Autism & Disclosure: Tips For Sharing Your Diagnosis, with Dr. Stephen Shore | EDB 219



Autism self-advocate, author, and professor Dr. Stephen Shore offers tips for disclosing a diagnosis.

(13 minutes) Dr. Stephen Shore is an autistic professor of special education at Adelphi University. He has written the books that include: College for Students with  Disabilities, Understanding Autism for Dummies, Ask and Tell, and Beyond  the Wall. Currently, he serves on the board of Autism Speaks,  and is one of the first two autistic board members in its history, looking to improve the potential of those on the autism spectrum.

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Dr. Stephen Shore Returns

DR HACKIE REITMAN (HR): Hi, I’m Dr. Hackie Reitman, Reitman, welcome to another episode of exploring different brains and today we’re welcoming back Professor Stephen Shore, who teaches at Adelphi University, one of the most terrific autistic self-advocates in all the land, Stephen Welcome back.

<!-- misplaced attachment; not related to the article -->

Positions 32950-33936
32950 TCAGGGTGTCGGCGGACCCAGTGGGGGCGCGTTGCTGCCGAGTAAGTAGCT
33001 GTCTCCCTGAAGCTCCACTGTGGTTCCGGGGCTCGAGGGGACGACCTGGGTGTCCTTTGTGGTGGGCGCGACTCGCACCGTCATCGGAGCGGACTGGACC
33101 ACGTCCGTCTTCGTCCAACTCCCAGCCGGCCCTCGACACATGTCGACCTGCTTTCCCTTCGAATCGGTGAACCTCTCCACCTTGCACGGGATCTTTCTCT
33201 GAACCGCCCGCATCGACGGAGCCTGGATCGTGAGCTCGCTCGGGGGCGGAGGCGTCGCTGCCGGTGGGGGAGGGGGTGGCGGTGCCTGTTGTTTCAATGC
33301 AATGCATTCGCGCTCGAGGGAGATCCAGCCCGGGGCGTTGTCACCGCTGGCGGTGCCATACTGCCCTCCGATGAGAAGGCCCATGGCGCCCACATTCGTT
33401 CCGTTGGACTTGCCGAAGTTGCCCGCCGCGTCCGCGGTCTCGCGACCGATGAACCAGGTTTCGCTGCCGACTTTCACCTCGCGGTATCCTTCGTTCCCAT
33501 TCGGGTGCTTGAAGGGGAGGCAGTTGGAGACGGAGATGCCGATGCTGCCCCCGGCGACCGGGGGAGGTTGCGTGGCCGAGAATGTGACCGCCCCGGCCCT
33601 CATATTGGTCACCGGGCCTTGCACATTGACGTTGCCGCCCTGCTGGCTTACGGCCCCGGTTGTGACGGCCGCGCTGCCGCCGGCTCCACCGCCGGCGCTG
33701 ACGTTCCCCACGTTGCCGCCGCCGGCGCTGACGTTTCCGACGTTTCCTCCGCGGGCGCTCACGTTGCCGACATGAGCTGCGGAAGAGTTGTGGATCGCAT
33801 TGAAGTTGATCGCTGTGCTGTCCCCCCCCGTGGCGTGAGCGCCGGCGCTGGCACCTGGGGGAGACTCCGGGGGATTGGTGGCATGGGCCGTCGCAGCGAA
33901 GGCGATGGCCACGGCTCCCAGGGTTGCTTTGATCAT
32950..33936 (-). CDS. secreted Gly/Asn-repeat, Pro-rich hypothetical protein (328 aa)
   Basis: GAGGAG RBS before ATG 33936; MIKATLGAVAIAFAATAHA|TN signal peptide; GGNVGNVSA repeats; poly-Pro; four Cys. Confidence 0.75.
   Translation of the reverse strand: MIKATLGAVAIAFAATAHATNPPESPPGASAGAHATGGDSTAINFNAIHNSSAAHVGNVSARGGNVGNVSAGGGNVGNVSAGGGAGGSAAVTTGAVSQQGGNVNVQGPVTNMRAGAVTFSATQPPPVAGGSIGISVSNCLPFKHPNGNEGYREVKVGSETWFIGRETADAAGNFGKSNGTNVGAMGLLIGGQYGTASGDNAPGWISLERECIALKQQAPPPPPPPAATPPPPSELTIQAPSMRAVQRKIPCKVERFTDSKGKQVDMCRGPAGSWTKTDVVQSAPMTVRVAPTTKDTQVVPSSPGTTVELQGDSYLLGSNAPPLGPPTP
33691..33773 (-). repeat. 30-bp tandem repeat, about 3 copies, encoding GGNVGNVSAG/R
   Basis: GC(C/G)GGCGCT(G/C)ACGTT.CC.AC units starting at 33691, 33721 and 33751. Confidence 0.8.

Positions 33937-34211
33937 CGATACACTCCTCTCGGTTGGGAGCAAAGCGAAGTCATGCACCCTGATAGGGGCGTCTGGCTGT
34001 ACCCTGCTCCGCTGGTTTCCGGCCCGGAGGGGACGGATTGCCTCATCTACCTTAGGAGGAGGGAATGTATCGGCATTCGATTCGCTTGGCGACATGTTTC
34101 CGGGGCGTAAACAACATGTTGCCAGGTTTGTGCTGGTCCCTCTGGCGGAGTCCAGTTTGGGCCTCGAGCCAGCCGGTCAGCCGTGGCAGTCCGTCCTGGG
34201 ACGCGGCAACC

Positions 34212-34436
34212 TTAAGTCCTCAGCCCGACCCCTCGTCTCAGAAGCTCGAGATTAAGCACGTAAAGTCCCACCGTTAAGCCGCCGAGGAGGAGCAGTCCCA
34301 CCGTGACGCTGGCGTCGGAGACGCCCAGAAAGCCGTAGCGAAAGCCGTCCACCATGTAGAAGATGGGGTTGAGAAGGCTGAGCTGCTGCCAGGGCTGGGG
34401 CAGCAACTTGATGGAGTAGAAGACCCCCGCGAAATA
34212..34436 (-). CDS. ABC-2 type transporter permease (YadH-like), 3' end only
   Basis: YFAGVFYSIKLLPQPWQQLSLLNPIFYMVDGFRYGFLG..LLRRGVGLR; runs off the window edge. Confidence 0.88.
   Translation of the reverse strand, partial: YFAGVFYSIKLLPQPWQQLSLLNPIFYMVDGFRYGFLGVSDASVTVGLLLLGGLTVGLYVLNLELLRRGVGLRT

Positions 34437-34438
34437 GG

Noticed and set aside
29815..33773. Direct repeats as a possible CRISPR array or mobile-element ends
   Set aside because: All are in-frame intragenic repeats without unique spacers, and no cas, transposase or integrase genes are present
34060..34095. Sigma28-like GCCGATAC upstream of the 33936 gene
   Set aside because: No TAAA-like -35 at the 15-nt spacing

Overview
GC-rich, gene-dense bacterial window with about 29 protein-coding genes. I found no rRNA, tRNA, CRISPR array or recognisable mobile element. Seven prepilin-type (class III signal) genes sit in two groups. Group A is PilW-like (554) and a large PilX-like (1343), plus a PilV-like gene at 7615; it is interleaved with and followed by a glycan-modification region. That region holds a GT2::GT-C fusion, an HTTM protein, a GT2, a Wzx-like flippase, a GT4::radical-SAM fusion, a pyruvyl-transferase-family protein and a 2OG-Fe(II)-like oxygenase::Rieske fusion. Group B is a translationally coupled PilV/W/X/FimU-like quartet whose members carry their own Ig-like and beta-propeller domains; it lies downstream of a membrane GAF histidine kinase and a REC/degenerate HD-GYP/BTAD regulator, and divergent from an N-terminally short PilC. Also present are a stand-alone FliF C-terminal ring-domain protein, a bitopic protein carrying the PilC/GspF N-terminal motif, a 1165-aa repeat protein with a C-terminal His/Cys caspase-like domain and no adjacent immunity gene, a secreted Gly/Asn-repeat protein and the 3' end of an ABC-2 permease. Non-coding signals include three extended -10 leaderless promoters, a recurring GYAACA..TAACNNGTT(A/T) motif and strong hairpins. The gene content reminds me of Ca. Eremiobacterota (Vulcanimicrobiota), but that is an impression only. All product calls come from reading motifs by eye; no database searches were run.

DR STEPHEN SHORE (SS): It’s my pleasure to be back, this is the third time I’ve been here and third time is a charm.  

HR: One of the big stress factors for many is disclosure, disclosing I am Autistic, or I have Asperger’s, or I have ADHD but let’s talk about autism, What tips can you give us all about disclosure?  

4 Steps of Disclosure

SS: Well, there’s two ways to look at disclosure. One is how do we tell an autistic person that they’re autistic in a way that’s meaningful to them that emphasizes the abilities and strengths. But at the same time, remains realistic, about the real challenges that autism can bring us. So that’s one type of disclosure. The other type of disclosure is when you have to tell somebody else that you’re autistic because there’s a need for better mutual understanding or perhaps better accommodation of some sort is needed. So let’s take a look at both of those. The first telling another person they’re like autistic, here’s an example of a child I started giving music lessons to the age of about 5 and 1/2 and he has Asperger’s Syndrome. His parents refuse to use the word; “Autism” in the house because they just knew with enough intensive activity, with early intervention that Asperger syndrome right out of him. Well, we fast forward to the teenage years and the kids as Asperger-ish as ever and his parents asked me if I would do the deed and I said well it’s a dirty job and John Wayne ain’t available so I guess gotta do it.   So, we started the next lesson by talking about his strengths in music, graphic design and computers and we want to talk about the challenges that and this penmanship and physical education. So, that’s the first of the fourth step of this four-step approach that I use, recognizing strengths and challenges.